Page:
LUXOR, Egypt -- The first tomb discovered in Egypt's Valley of the Kings in 80 years doesn't have any mummies, but arch eologists opened the last of eight sarcophagi yesterday to reveal something even more valuable: embalming materials and ancient woven flowers.
Hushed researchers craned their necks and media scuffled inside the stiflingly hot underground stone chamber as Egyptian antiquities chief Zahi Hawass slowly cracked open the coffin's lid -- for what scientists believe is the first time in more than 3,000 years.
But instead of a mummy, as arch eologists had expected, the coffin contained a tangle of fabric and rust -colored dehydrated flowers woven together in laurels that looked likely to crumble to dust if touched.
``I prayed to find a mummy, but when I saw this, I said it's better -- it's really beautiful," said Nadia Lokma, chief curator of the Egyptian Museum in Cairo.
The flowers were probably the remains of garlands, often entwined with gold strips, that ancient Egyptian royals wore around their shoulders in both life and death, she said.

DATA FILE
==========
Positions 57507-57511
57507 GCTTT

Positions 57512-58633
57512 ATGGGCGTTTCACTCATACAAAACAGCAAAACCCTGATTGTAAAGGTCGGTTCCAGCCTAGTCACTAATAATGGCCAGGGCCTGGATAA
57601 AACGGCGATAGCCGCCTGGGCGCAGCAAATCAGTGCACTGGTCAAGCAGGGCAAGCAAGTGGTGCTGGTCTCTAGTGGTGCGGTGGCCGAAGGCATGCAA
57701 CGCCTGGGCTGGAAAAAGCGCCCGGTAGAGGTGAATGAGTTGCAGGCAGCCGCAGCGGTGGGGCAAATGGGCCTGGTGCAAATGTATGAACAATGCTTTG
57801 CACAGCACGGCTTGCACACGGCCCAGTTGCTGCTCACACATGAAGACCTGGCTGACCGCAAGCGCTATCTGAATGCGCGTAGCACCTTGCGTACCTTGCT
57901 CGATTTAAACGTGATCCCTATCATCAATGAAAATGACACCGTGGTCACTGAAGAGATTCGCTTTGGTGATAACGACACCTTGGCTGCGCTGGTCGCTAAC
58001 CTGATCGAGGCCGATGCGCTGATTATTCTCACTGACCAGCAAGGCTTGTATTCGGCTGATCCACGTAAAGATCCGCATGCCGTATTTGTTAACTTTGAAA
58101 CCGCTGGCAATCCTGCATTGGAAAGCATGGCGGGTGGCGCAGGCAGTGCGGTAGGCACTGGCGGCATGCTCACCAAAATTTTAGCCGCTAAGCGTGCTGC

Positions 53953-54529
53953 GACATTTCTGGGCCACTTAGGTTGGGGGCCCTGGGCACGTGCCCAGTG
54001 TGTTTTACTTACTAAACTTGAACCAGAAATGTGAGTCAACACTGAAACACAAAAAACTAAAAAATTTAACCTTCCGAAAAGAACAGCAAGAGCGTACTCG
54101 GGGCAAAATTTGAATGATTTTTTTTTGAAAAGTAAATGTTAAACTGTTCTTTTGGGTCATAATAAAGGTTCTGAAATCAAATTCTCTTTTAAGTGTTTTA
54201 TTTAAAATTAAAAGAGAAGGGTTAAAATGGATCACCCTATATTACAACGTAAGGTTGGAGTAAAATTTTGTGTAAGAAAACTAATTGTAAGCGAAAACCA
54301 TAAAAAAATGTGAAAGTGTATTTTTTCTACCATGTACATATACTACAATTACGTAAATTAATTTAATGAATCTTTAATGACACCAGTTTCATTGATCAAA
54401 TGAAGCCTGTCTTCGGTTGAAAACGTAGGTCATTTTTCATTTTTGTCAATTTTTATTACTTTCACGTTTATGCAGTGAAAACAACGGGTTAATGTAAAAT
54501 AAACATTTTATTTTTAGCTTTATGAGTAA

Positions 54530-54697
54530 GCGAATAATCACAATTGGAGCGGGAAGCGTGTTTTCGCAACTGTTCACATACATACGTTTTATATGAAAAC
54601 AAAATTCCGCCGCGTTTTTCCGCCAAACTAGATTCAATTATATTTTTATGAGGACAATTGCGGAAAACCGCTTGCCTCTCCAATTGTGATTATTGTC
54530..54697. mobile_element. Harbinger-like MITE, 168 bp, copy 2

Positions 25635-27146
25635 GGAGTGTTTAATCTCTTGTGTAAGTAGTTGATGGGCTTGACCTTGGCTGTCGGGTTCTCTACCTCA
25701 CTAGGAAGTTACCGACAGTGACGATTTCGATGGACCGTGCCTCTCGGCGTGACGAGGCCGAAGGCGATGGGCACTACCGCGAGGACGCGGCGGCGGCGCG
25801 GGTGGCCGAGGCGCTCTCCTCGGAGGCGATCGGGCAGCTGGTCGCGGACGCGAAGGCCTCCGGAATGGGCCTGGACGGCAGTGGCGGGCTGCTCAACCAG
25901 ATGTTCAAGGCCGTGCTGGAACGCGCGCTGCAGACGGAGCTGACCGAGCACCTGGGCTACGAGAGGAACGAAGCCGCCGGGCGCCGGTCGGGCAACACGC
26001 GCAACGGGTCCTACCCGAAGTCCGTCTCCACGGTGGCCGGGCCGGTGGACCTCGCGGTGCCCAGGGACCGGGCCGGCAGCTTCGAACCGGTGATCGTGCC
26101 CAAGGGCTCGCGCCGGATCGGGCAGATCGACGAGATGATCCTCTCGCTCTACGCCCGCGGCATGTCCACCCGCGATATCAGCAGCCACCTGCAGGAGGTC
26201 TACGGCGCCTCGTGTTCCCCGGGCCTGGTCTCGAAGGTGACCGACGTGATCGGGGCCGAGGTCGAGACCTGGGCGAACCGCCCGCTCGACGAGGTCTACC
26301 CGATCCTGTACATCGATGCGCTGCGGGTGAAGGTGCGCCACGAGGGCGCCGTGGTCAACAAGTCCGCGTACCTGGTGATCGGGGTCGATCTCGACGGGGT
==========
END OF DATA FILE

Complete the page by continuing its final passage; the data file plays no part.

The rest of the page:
``It's very rare -- there's nothing like it in any museum. We've seen things like it in drawings, but we've never seen this before in real life -- it's magnificent," Lokma said.
Dug deep into white rock, the tomb is known by the acronym KV63 -- the 63 d tomb found in the Valley, a desert region near the southern city of Luxor used as a burial ground for pharaohs, queens, and nobles between 1500 and 1000 B.C.
The burial chamber was discovered accidentally last year by US archeologists working on the neighboring tomb of Amenmeses, a late 19th Dynasty pharaoh. It was the first uncovered since the tomb of King Tutankhamen in 1922.
``For decades, archeologists have been cleaning up tombs that were found earlier, so it's very exciting to discover something new," said Otto Schaden, an Egypt scholar from the University of Memphis, who found the tomb and heads excavations there.
Scientists cut a hole in the tomb's door and got their first glimpse into the 12-foot-by-15-foot chamber in February.
At the time, they believed it contained seven sarcophagi, but Lokma said a total of eight were inside.
Since then, the lids of seven of the coffins -- including a tiny one built for an infant and filled with feather-stuffed pillows -- were peeled back one by one, revealing pottery shards and fabric but no mummies.
With the last opened yesterday, the tomb still had more mysteries than answers.
Lokma hoped hieroglyphs would help scientists identify whom the coffins and tomb were made for and what happened to the bodies.
The discovery broke the long-held belief that nothing is left to dig up in the Valley of the Kings.